When we look upon the presence of God, when we yearn for it in our lives, we do not want to make the same mistake that we do with the stars. Because God’s love never stands still. God’s love is in constant motion. God’s love is always at work.
When the people of God were stranded in exile in Babylon, they needed to hear that again, so the prophet Isaiah invited them to look up at the stars to see the past. Have you not known? God is the Creator. God stretched out the heavens like a curtain across the sky. Have you not heard? Lift up your eyes to the stars. God numbers them, and God names them. Have you not known? The Lord is the everlasting God, the Creator of the ends of the earth. Those who wait on the Lord shall run and not grow weary. The one, who names the stars, does not stand still, but heals the brokenhearted, binds up the wounded, and lifts up the downtrodden.
If God can name the stars, God can name our pain as well, even our hidden pain.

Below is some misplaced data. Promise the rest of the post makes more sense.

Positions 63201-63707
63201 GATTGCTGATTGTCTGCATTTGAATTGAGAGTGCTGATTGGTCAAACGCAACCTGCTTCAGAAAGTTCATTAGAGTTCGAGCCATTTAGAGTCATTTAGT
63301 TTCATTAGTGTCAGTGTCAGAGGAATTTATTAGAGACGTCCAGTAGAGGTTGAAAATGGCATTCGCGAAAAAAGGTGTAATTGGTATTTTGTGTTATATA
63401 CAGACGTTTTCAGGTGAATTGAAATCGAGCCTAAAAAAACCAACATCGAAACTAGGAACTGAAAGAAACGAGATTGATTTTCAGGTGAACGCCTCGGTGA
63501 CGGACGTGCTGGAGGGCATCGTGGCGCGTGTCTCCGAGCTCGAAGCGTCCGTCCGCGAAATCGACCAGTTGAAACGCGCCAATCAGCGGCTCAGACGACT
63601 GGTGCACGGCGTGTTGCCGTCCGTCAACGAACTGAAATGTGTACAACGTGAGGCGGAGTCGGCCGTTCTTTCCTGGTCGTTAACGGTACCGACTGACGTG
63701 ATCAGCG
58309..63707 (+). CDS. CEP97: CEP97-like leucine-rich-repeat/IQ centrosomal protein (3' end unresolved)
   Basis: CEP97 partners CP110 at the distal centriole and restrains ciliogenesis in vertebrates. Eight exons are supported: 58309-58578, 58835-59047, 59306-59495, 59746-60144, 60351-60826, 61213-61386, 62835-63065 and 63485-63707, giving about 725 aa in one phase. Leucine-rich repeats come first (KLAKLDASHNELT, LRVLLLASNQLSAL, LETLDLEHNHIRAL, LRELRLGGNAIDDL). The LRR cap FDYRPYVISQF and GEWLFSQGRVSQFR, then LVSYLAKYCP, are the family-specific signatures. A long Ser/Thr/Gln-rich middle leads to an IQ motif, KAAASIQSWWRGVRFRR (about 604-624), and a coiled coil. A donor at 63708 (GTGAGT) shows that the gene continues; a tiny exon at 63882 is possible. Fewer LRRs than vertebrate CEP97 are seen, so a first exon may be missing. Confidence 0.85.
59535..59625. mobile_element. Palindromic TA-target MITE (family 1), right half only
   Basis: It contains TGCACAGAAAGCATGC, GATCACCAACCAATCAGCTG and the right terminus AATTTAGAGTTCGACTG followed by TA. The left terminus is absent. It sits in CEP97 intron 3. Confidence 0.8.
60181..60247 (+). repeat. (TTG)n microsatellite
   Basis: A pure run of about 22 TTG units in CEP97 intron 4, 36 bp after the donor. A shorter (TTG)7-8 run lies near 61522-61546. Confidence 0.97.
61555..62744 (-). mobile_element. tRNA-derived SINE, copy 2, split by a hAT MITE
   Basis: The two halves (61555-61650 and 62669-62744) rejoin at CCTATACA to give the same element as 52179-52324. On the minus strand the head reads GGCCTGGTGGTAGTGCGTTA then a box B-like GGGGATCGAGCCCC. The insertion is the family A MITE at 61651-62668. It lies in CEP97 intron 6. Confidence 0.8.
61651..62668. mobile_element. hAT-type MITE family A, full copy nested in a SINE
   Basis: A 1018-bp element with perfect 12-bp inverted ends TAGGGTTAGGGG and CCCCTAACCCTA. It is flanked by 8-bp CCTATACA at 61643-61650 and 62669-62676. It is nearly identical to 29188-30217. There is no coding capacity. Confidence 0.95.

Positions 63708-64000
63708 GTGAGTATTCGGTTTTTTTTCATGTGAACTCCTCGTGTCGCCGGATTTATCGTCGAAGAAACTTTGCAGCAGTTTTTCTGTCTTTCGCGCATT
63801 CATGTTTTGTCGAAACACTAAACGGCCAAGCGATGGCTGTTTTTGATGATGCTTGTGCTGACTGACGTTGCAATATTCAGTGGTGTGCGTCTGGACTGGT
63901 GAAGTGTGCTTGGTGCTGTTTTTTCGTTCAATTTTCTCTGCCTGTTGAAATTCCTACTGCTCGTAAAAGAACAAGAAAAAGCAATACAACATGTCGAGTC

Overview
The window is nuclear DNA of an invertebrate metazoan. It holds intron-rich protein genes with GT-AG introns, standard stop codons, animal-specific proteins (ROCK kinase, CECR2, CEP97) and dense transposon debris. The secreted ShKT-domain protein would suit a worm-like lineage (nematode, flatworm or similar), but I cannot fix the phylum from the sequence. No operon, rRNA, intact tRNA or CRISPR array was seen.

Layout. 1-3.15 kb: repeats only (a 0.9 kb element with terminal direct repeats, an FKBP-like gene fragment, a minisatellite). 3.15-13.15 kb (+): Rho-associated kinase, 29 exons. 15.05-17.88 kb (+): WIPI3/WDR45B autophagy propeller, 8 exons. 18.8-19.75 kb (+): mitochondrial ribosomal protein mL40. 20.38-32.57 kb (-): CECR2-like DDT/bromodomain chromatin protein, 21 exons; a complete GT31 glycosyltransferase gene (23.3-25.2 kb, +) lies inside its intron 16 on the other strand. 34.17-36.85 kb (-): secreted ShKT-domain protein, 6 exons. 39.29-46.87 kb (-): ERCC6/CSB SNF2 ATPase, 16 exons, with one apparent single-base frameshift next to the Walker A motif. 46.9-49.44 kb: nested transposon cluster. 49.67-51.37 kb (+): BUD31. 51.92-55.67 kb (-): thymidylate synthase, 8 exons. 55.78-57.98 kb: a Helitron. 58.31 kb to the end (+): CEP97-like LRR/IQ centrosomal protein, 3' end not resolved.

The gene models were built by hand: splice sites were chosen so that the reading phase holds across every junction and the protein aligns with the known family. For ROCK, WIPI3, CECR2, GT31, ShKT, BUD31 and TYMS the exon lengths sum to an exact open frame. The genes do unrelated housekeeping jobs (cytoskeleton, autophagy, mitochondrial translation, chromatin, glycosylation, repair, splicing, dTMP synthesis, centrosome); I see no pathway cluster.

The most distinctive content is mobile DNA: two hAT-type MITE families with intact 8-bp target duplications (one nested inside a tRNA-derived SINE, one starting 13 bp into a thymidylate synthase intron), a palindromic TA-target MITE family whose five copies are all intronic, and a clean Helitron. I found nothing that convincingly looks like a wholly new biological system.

Years ago, Frank Warren started a website, which became quite controversial, because you could post a secret online anonymously. All you had to do was fill out a postcard and put it in the mail anonymously, and it would be uploaded to the website.
It was fraught with problems, as you might imagine. Like the Starbucks postcard that was uploaded and simply said, “Sometimes I give decaf to customers who are rude.” But, initially, the site was quite popular, perhaps because it gave voice to what is hidden. One of the saddest posts simply read, “I found these stamps as a child. I have always wanted to have someone to send them to. I have never had someone.” We can carry around hidden pain.
Out of this pain, we can name our questions about it. Like if God Loves us, and this world, why is there so much pain? It is a hard question to answer. It escapes explanation. But if this world was created out of love, God cannot coerce or control this world, because love never does that to another. There is a freedom woven into Creation, which entails a fragility, because there is always risk in love.
But, as Austin Farrer, an English theologian, says, “Cruel things do not reveal a cruel God. Instead, they hide from us the God of love.” If we are willing to name our pain, we discover that God’s heart breaks alongside ours. We are never left alone in our pain.